The compact Nikkor 300mm f/4 VR is ideal for sports and wildlife. Let’s take a look at the pro lens that breaks all the rules. Pro spec primes are large, heavy and expensive – aren’t they? In many cases they are all of the above, and then some. But when it comes to the AF-S Nikkor 300mm f/4E PF ED VR, you’ll find yourself pleasantly surprised in more ways than one.
Taking up position at the top of Nikon’s f/4 FX lens line-up, the 300mm perfectly fills a gap in the range. This focal length is tailor-made for sports and wildlife. But at just 755g and 148mm long this lens could appeal to a much wider demographic, including landscape and travel photographers. And while the £1639 price-tag isn’t cheap, it’s certainly much more affordable than the f/2.8 version that weighs in at a whopping £3999 and 2.9kg! Of course, the f/2.8 has the clear advantage of a larger maximum aperture, but f/4 is more than adequate for both sports and wildlife photography.
So what allows this lens to be so compact and lightweight? The 300mm f/4 is the first F-Mount lens to feature a phase Fresnel element, which is used with the intention ofreducing size while maintaining image quality. In fact, it’s the lightest lens of its type available. The lens uses 16 elements in ten groups, and the front element features a fluorine coating to help repel water, dust and dirt. Vibration Reduction is included, and provides image stabilisation up to 4.5 stops across two shooting modes – Normal and Sport. And for more consistent exposures when shooting at high frame rates, there’s the electromagnetic aperture diaphragm, which is considered more reliable. All this is housed in a well-built body, that unfortunately isn’t weather-sealed to the extent of more expensive Nikkor lenses.
Generally speaking, prime lenses produce superior image quality compared to zooms. The true test of any lens is how well it produces images, and the 300mm f/4 is an impressive performer. Images are sharpest in the centre and at the edges at f/4 and f/5.6. From f/8 there’s a gradual drop off in sharpness across the image, but you could still comfortably shoot at these narrower apertures if necessary. A small amount of pincushion distortion is visible, along with a tiny amount of chromatic aberration at the edges of images. There’s also a small amount of vignetting at the two widest apertures that drops off almost completely at f/8. All three issues are negligible and can be easily corrected in post-processing.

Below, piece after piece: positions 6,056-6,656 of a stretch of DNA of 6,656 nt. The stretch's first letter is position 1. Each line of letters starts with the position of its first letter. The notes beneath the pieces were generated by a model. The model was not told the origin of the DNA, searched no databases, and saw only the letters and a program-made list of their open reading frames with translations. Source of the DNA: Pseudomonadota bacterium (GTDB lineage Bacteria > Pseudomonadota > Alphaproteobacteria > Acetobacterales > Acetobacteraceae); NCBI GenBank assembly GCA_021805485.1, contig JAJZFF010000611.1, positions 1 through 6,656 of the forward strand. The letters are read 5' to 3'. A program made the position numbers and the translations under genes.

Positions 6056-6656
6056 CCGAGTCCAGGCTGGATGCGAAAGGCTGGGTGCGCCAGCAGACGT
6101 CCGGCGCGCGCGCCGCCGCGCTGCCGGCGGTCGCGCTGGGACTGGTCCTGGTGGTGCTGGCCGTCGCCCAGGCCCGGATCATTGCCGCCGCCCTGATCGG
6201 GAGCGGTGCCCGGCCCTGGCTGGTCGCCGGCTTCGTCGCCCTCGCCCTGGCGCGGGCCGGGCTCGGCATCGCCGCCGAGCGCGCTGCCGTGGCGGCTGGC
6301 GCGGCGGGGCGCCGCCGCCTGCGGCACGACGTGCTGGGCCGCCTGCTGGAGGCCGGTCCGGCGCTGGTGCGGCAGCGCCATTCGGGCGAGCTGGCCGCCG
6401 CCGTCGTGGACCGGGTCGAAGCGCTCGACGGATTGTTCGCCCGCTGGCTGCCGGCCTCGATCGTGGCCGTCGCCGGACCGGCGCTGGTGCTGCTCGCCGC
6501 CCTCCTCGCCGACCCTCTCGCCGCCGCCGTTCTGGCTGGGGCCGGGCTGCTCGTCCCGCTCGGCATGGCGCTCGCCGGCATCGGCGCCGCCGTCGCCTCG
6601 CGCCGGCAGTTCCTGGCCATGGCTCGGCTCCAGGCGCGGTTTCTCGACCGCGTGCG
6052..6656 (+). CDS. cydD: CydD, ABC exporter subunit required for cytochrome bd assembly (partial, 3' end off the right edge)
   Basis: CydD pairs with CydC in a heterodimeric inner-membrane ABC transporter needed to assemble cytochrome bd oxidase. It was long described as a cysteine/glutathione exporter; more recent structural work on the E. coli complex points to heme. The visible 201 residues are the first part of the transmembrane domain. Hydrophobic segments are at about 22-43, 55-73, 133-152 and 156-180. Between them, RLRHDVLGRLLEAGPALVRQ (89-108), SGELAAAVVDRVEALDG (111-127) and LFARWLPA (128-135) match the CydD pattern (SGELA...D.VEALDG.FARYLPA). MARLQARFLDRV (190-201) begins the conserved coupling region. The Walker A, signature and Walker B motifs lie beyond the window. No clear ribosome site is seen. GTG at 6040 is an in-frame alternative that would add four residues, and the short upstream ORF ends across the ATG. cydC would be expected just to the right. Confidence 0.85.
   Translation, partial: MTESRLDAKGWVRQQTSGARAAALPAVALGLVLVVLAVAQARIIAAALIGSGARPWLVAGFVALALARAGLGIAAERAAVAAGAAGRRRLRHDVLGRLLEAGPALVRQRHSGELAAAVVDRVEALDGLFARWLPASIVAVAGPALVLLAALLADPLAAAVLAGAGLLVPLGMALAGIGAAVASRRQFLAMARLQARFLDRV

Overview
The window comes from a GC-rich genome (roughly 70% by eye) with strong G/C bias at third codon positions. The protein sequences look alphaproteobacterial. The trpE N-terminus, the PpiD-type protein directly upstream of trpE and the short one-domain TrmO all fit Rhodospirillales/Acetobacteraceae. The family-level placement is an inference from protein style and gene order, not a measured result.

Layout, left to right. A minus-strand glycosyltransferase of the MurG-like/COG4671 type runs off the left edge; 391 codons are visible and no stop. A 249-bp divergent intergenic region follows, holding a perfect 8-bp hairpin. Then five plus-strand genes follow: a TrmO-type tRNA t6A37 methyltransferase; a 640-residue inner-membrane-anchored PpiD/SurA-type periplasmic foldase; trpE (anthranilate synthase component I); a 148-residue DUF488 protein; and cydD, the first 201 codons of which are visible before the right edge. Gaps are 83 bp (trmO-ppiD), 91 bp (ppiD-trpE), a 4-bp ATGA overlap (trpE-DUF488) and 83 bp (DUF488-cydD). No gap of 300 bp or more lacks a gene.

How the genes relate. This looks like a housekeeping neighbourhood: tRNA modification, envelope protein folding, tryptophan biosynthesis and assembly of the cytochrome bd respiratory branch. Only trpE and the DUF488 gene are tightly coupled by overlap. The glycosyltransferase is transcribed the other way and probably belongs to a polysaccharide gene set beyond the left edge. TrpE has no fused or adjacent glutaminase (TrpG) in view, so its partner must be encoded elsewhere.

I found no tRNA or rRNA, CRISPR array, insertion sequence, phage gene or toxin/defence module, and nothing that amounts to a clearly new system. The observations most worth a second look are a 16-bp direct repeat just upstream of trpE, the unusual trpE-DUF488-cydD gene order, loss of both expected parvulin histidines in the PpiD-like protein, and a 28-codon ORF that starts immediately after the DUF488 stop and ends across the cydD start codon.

The Nikon 300mm f/4 is an impressive lens that breaks the mould of prime telephoto lenses. The main let down is the lack of full weather-sealing. However, image quality is very good, but what really makes it so special is the incredible reduction in size and weight. The best part, however, is the £1639 price-tag – a bargain for a high-end 300mm.
- Street price: £1470 (As of June 2016)
- Full frame or APS-C: Full frame
- Lens mount: Nikon F
- Max aperture: f/4
- Min aperture: f/32
- Minimum focus distance: 1.4m
- Filter size: 77mm
- Weight: 755g
- Visit: www.nikon.co.uk
This review was first published in the August 2015 issue of Practical Photography - download back issues here.